Appendix A

Office of Science and Technology Policy

For Immediate Release
September 25, 1995



On May 5, 1994, President Clinton requested the National Science and Technology Council (NSTC) to review the Federal Laboratories operated by the Department of Defense, the Department of Energy, and the National Aeronautics and Space Administration. The NSTC completed its report to the President May 15, 1995.

Based on that report, the President has concluded that the laboratory systems of the Department of Defense, the Department of Energy, and the National Aeronautics and Space Administration provide essential service to the Nation in fundamental science, national security, environmental protection, energy, aerospace, and technologies that contribute to industrial competitiveness.

It is imperative that the national investment in these resources be used in the most efficient and effective manner possible. On the basis of the Vice President's National Performance Review, and of the National Science and Technology Council Interagency Federal Laboratory Review, much has been done in implementing reforms in management of the Nation's three largest laboratory systems. To ensure the best management and return on Federal expenditures, the President has provided further guidance to the heads of Agencies for implementation of management reforms within the federal laboratory system.

General Guidelines and Principles

The United States will improve agency management and reduce unnecessary redundancy in the laboratory systems of the Department of Defense, the Department of Energy, and the National Aeronautics and Space Administration, while maintaining the laboratories' quality and ability to contribute to national needs.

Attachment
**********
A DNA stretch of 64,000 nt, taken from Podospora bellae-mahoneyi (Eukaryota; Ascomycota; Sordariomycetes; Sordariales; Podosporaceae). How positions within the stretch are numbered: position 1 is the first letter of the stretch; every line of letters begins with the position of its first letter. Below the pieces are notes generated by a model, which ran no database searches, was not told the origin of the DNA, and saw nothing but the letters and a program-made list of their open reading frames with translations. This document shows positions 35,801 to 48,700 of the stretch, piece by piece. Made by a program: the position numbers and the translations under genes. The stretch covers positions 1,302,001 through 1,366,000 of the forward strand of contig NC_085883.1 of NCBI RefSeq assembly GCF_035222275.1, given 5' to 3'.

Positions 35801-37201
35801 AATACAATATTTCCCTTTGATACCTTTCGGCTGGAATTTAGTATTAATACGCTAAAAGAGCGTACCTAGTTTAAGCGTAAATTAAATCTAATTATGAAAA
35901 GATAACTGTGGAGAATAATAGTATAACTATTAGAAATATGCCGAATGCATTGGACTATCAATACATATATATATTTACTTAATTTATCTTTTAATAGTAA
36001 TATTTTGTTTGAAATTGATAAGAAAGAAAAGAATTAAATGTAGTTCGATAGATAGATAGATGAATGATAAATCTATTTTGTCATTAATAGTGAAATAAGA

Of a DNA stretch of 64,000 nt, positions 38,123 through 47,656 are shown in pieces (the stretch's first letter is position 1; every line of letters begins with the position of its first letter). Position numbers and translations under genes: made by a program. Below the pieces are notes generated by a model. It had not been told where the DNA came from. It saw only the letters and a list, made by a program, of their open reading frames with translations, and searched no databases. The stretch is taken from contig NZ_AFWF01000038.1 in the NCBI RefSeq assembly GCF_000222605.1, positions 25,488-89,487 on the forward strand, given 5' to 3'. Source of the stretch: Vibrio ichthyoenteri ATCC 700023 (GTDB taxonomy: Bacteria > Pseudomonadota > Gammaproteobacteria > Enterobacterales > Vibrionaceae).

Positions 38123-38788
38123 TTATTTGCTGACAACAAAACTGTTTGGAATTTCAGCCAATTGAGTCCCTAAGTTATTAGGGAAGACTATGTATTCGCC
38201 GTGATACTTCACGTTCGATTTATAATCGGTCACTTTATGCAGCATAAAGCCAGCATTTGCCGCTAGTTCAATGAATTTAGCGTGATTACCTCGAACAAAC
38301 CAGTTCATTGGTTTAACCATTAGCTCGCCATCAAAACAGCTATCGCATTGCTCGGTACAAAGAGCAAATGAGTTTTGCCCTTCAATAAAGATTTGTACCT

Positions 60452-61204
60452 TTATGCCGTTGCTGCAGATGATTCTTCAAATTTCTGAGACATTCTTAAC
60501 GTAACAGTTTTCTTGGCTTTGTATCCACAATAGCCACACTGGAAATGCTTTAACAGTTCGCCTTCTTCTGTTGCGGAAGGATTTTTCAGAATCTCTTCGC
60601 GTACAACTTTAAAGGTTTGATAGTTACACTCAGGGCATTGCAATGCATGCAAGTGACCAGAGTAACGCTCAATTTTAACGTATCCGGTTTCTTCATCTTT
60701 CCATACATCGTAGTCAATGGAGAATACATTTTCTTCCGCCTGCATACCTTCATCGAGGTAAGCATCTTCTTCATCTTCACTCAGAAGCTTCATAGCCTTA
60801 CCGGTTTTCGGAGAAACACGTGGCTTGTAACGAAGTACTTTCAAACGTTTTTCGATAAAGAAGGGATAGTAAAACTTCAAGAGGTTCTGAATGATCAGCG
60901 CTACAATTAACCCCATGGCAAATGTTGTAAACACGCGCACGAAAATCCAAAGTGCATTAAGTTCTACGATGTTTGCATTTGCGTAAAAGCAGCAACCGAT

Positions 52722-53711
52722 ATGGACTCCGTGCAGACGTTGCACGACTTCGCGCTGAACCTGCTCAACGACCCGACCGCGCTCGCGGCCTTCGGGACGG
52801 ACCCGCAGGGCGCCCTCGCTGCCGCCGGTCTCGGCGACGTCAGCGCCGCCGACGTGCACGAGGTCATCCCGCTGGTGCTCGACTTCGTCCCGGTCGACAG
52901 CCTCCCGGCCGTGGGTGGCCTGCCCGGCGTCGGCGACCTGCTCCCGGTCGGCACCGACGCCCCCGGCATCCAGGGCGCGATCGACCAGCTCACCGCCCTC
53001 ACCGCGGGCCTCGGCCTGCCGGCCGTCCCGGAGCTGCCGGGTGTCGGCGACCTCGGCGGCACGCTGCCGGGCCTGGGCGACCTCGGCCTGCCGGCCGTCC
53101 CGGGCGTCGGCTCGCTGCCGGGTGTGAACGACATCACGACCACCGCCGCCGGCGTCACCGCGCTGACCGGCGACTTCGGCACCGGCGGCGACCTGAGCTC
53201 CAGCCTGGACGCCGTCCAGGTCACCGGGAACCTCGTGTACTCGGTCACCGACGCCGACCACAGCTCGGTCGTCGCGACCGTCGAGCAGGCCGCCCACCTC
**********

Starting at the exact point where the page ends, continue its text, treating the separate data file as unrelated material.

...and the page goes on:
In implementing reforms of the federal laboratory system, agencies will adhere to the following general guidelines and principles:

  1. Agencies will review and, as appropriate, rescind internal management instructions, regulations, and redundant oversight that impeded laboratory performance.

  2. Agencies will clarify and focus mission assignments for their laboratories, eliminating redundancy and restructuring the laboratory systems as appropriate and necessary.

  3. In their efforts to achieve greater efficiency and effectiveness in their laboratory systems, agencies will fist seek to achieve all possible savings through streamlining and improving management. Then, as necessary, they will reduce or eliminate lower priority programs, in accordance with guidance from the Office of Management and Budget and the Office of Science and Technology Policy, based on priorities set by the National Science and Technology Council and, as appropriate, the National Security C ouncil.

  4. Agencies will continue to explore opportunities to coordinate and integrate laboratory resources and facilities on an interagency and inter-service basis, eliminating unnecessary duplication and establishing joint management where appropriate.

Nuclear Weapons Responsibility

Subsequent to the NSTC Laboratory Review completed in May, 1995, the Departments of Energy and Defense, in coordination with the National Security Council conducted an examination of capabilities and functions necessary to conduct an effective science-based stockpile stewardship program. On basis of this review, the President has concluded that the continued vitality of all three DOE nuclear weapons laboratories is essential to the nation's ability to fulfill the requirements of stockpile stewardship as we enter into a Comprehensive Test Ban regime.

In accordance with this conclusion, the Department of Energy is directed to maintain nuclear weapons responsibilities and capabilities adequate to support the science-based stockpile stewardship program required to ensure continues confidence in the safety and reliability of the nuclear weapons stockpile in the absence of nuclear testing. The Joint Report on the Stockpile Stewardship required by Presidential Directive and submitted annually to the NSC Interagency Working Group shall be developed consi stent with this requirement.

Appendix B
Table of Contents

Status Of Federal Laboratory Reforms

Appendix A

Appendix B

Appendix C

Appendix D

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